The general meaning of this form and associated trigram is Yang, which represents Heaven and Light. Also, this trigram has a relationship to South and Father. The first Taegeuk form is the beginning of all Poomsaes, the “birth” of the martial artist into Taekwondo. This Poomsae should be performed with the greatness of Heaven.
This poomsae represents the Lake. Also, related to the symbol is South East and the relationship of the youngest daughter. The movements of this Taegeuk/Palgwe are aimed to be performed believing that man has limitations, but that we can overcome these limitations. The Lake and its water symbolise the flowing and calm nature of the martial artist. This form is to reflect those attributes.
This poomsae represents Fire. Related to this symbol is also East and the relationship of the Second Daughter. Fire contains a lot of energy. The symbol behind the fire is similar to the symbolism of the water in that both can aid and both can destroy. This form is intended to be performed rhythmically, with some outbursts of energy to reflect fire’s rhythmic and energetic dualism.
This poomsae represents Thunder. Also, the trigram is strongly connected to northeast and the relationship of the Eldest son. Thunder comes from the sky and is absorbed by the earth, thus, according to the beliefs of the I Ching, thunder is one of the most powerful natural forces. This poomse is associated with power and the connection between the heavens and earth. This poomse is intended to be performed with power resembling the Thunder for which it is named.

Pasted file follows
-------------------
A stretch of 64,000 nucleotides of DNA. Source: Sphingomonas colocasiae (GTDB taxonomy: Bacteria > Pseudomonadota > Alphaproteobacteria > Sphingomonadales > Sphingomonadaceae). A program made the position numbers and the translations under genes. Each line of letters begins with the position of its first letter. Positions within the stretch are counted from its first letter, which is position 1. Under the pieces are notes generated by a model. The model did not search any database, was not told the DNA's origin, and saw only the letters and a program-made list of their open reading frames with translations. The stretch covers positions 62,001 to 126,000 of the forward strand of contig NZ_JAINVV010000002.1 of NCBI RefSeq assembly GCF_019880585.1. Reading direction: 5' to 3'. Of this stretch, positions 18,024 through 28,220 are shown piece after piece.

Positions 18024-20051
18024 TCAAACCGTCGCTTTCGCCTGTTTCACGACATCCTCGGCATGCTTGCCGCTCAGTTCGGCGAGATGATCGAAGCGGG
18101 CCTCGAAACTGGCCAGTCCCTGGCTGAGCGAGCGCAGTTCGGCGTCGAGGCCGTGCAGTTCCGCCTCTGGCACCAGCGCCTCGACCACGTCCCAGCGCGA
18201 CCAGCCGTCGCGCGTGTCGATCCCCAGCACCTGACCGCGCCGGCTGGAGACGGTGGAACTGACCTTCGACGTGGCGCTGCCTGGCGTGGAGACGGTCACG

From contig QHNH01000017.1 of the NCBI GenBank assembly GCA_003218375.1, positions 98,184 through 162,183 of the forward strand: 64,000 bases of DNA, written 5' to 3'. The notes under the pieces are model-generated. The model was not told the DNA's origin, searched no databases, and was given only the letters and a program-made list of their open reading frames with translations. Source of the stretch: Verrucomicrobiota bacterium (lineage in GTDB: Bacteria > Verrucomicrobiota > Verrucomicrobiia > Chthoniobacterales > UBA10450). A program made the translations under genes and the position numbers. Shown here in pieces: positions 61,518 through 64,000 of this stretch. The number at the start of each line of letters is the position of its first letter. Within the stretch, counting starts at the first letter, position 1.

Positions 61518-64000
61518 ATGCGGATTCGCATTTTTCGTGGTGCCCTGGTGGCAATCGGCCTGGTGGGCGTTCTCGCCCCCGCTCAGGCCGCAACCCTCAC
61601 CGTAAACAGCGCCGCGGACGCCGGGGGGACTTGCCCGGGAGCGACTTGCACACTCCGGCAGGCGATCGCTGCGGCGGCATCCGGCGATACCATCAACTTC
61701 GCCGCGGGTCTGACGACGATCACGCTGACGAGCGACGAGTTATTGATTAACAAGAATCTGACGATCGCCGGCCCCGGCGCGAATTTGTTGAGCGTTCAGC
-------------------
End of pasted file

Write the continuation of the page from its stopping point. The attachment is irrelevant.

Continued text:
This poomse represents Wind. The poomsae is also related to southwest and the relationship with an eldest daughter. The I Ching promotes that wind is a gentle force, but can sometimes be furious, destroying everything in its path. As such, it is intended that this poomsae is performed like the wind: gently, but knowing the ability of mass destruction with a single movement. The performer and audience should be aware of the duality of the form.
This poomse represents Water. Also, there is a relation to West and the relationship with a Second son. The movements of this Poomsae are intended to be performed like water; flowing, powerful and cleansing. Sometimes standing still like water in a lake, sometimes thriving as a river, sometimes powerful like a waterfall. The water is to symbolize calm and cleansing, while also possessing the attribute of being violent and destructive.
This poomsae represents a Mountain. Also, it represents the northwest and youngest son. The symbolism behind the mountain is the indomitable and majestic nature that all mountains possess. This Poomsae is intended to be performed with the feeling that all movements are this majestic due to their unconquerable nature.
This poomsae represents the Earth. Also, there is a representation of North and Mother. The associated trigram of this Poomsae is Yin. Yin, here, represents the end of the beginning, the evil part of all that is good. This being the last of the Poomsae Taegeuk, it represents the end of the circle and the cyclic nature of the Earth.